It started right around the time I got my first corporate job in 2014. I’d look around at all the men and I was alarmed. It wasn’t that they were obese – unfortunately Wall Street is notorious for their unspoken laws regarding body image – but rather that you could just tell they were all significantly slimmer in their heyday. I just never wanted to be that dude that fell off. I know it sounds shallow, but my introduction to running was really nothing more and nothing less.
The irony of it is I had already fallen off, years ago, and I hadn’t the slightest clue. To me, I was always just a solid guy -- not skinny, not fat. I went through life with no body image issues, and just viewed running as a preventative measure more than anything. Running was free, able to be done anywhere, and got me sweating – a lot. It checked all the boxes. But if you told me I’d go from that to someone who ran 3 half marathons in 2016 and perhaps a full one day, I would have laughed in your face.
It was gradual at first, maybe a few pounds, if that. I’d run 1-2 miles as hard as I could, never more than that, feel accomplished, and call it a day. But those few miles in the first few months weren’t really what transformed me. When I look back, I can point to four main contributors:
A Fitbit, A Foreign Treadmill, Harlem Run, and Positive Feedback.
Towards the beginning of my “running journey”, wearable technology was taking off and I loved it. The 10,000 step goal helped me, not only because it compelled me to get active, but also because of the competition with friends (and myself!), and finally being able to numerically assess my activity. I got addicted to the hitting my goal, and for three years, I didn’t miss my goal even ONCE. A major key to transformation is discipline, and also being able to hold yourself accountable. I’d call three years straight discipline.
The next most important development was a trip I took to Cancun in 2015. In my efforts to keep my Fitbit streak alive, I would head down to the resort’s gym to get my normal 2 mile run in. There was a slight issue, though. The gym’s treadmills showed distance and pace using the metric system. I literally had no idea how far or fast I was running. I just got on, moved the pace up to a comfortable jog, and ran. And ran. And ran.
Luckily, time is the same in all countries, and the 30 minutes I was on was the longest I had ever consecutively run. What I didn’t know up until that point was how I was limiting myself. By just setting the treadmill to 8 mph (7:30 mi/min) and running for two miles, I wasn’t challenging myself to get better, faster or stronger. Being unable to consciously set the treadmill to my norm ended up being the best thing that could have happened to me.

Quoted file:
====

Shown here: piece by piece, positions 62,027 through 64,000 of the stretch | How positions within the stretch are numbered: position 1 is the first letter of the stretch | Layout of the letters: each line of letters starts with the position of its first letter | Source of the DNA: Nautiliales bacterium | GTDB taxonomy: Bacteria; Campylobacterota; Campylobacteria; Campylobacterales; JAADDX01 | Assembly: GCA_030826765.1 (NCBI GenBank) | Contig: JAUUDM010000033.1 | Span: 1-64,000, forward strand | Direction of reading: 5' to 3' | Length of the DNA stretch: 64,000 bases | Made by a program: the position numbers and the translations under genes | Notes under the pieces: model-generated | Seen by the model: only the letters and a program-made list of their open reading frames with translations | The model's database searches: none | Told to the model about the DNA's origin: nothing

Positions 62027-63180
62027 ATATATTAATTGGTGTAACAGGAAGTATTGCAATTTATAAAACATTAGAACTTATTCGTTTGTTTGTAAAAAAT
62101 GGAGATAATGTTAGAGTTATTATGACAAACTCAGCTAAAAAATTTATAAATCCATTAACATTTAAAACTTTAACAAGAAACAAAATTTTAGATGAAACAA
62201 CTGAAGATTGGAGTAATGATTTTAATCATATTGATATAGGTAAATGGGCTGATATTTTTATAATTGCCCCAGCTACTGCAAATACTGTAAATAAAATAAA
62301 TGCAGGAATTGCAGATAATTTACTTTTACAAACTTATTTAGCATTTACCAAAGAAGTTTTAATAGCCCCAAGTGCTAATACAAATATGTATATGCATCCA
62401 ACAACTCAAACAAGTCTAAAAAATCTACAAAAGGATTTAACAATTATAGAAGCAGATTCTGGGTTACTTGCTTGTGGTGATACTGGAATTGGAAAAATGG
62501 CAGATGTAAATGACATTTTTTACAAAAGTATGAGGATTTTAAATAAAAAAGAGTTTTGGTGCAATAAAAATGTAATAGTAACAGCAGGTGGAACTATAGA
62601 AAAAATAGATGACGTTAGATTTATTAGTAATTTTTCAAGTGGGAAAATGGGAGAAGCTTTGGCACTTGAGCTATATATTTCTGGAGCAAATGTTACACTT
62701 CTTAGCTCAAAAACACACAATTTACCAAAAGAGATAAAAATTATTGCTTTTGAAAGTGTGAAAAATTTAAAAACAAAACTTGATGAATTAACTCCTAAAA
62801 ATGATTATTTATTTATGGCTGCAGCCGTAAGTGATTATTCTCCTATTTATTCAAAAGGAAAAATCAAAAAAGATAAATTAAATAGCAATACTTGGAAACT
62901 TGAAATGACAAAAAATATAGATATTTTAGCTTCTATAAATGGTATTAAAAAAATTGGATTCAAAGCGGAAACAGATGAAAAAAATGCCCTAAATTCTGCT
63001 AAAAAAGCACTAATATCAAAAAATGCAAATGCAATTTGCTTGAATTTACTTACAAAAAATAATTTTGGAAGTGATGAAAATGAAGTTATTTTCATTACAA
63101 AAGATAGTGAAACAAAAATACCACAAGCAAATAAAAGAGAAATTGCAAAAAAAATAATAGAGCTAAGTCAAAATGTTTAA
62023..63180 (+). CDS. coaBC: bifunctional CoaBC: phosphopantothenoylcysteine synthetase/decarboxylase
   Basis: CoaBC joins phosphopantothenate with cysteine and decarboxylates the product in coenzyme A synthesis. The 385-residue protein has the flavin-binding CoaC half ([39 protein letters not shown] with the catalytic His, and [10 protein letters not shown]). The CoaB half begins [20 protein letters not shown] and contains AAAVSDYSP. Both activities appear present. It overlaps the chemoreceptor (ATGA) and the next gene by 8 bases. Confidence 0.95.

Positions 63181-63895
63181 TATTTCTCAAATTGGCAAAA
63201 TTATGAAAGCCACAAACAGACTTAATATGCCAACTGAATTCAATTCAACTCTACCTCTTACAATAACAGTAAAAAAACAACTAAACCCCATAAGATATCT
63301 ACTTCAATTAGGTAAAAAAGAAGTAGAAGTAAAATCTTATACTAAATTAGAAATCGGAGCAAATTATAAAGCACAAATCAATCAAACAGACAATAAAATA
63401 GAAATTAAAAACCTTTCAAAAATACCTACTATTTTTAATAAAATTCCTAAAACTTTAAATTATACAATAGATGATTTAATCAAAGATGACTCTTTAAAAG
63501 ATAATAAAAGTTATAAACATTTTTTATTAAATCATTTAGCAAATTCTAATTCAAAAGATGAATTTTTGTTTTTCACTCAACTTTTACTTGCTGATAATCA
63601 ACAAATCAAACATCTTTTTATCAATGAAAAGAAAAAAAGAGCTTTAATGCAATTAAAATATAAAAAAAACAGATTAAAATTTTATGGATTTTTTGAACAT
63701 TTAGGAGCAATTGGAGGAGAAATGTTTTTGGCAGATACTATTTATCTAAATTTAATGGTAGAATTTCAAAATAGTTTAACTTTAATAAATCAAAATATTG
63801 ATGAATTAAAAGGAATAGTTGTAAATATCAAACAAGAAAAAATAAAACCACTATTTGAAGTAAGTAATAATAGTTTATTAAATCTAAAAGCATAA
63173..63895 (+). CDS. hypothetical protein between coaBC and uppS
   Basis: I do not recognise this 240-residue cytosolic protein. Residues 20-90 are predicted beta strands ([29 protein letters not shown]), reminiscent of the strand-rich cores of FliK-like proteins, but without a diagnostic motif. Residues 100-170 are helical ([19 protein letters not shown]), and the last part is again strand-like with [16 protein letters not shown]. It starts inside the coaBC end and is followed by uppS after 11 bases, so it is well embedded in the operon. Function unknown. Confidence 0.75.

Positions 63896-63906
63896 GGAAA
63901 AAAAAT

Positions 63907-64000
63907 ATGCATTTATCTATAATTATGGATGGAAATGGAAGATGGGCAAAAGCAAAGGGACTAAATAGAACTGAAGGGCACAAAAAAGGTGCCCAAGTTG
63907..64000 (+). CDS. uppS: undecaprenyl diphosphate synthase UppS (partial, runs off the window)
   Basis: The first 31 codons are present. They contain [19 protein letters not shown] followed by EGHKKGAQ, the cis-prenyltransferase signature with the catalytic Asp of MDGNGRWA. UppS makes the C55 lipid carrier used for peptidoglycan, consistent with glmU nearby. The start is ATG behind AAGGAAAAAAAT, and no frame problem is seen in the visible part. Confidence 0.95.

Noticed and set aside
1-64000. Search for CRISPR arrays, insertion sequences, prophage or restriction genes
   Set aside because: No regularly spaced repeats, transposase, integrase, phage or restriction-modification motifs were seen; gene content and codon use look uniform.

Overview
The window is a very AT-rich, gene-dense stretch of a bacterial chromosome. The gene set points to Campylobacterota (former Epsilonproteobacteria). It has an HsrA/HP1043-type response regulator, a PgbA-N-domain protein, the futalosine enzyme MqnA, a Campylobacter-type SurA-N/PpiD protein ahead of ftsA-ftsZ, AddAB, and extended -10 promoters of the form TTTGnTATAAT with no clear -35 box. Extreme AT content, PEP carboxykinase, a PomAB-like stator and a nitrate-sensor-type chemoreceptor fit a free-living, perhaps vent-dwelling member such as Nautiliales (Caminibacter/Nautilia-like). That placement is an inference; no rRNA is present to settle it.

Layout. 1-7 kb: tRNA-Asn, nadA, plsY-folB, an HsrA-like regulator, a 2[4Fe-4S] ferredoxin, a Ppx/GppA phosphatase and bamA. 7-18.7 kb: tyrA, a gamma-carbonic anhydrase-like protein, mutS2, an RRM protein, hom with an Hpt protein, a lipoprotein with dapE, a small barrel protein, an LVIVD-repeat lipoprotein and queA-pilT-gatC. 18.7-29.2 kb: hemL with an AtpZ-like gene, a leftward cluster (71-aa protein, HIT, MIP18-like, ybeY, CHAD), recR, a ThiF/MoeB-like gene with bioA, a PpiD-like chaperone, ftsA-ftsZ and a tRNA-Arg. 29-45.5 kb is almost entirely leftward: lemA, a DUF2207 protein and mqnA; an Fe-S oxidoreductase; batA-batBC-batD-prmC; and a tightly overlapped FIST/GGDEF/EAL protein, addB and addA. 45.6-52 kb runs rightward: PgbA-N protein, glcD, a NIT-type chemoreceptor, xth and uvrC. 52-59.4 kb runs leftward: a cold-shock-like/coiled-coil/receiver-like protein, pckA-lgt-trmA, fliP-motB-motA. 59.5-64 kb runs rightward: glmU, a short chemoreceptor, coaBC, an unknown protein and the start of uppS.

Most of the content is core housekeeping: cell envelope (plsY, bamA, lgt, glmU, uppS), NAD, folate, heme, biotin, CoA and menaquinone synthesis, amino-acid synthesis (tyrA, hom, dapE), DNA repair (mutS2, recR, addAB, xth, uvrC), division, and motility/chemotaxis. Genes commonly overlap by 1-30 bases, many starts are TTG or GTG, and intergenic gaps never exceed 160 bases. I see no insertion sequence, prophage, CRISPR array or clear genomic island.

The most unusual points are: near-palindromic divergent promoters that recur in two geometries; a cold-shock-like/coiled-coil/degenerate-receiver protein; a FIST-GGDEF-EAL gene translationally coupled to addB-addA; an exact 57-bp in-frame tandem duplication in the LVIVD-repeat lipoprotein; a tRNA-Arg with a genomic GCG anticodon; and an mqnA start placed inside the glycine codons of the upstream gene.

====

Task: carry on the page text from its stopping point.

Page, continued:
The third contributor was Harlem Run, a dope collective of runners that I saw running one day as I was out shopping. As a new runner, I was way too excited to learn more. After stalking them over the next week on social media, I showed up on the next Monday to join them for the weekly run and it’s been love ever since.
It’s super important when starting off to have more experienced runners help you out. Just like the Fitbit and the treadmill mishap, they will hold you accountable and push you beyond any limits you naturally set for yourself. I love promoting Harlem Run to my friends, tweeting them on Twitter, and rocking my gear around town. I actually don’t think I’ve ever consciously decided on a Monday not to go. I only miss it if I’m away on a work trip, or vacation. Sometimes they even let me pace when the normal pacers can’t make it!
Finally, the positive feedback. After the vacation, I knew I could run longer than the 2 mile, 15 minute runs I had limited myself to for months. From that point forward, mostly all my runs exceeded thirty minutes, generally falling between 3 and 5 miles. I stopped sprinting, slowed down the pace, and really tried to build up my cardio. And in the next month, everything changed.
I stopped eating bread and most carbs during the weekdays, ran longer, and made sure to hit my Fitbit goal every day. And almost like magic, the pounds literally started melting off. Every week the scale read a lower number, my once fitted pants became loose fitting, and my runs were way easier. Then it started. All the comments and attention.
External motivation is always good, but you have to also find it within yourself. After awhile, the comments will stop. The transformation will become normalized. The only thing that will keep you grinding, day in and day out, is you. Let the former lead to the latter.
So that’s my story. In truth, I was bigger than I had ever realized, but still not “huge”. I went from around 215 at my heaviest down to 185 at the peak of my weight loss. I’ve plateaued at about 190/195 now, and I’m happy here. Committing to yourself and your health is a decision I think every young person needs to make. It’s like a 401K – invest now, and reap the benefits for years to come. Don’t, and you’ll be playing catch up for the rest of your life. I am grateful to everyone who has been with me on this ride, and would love to help others see the light as well.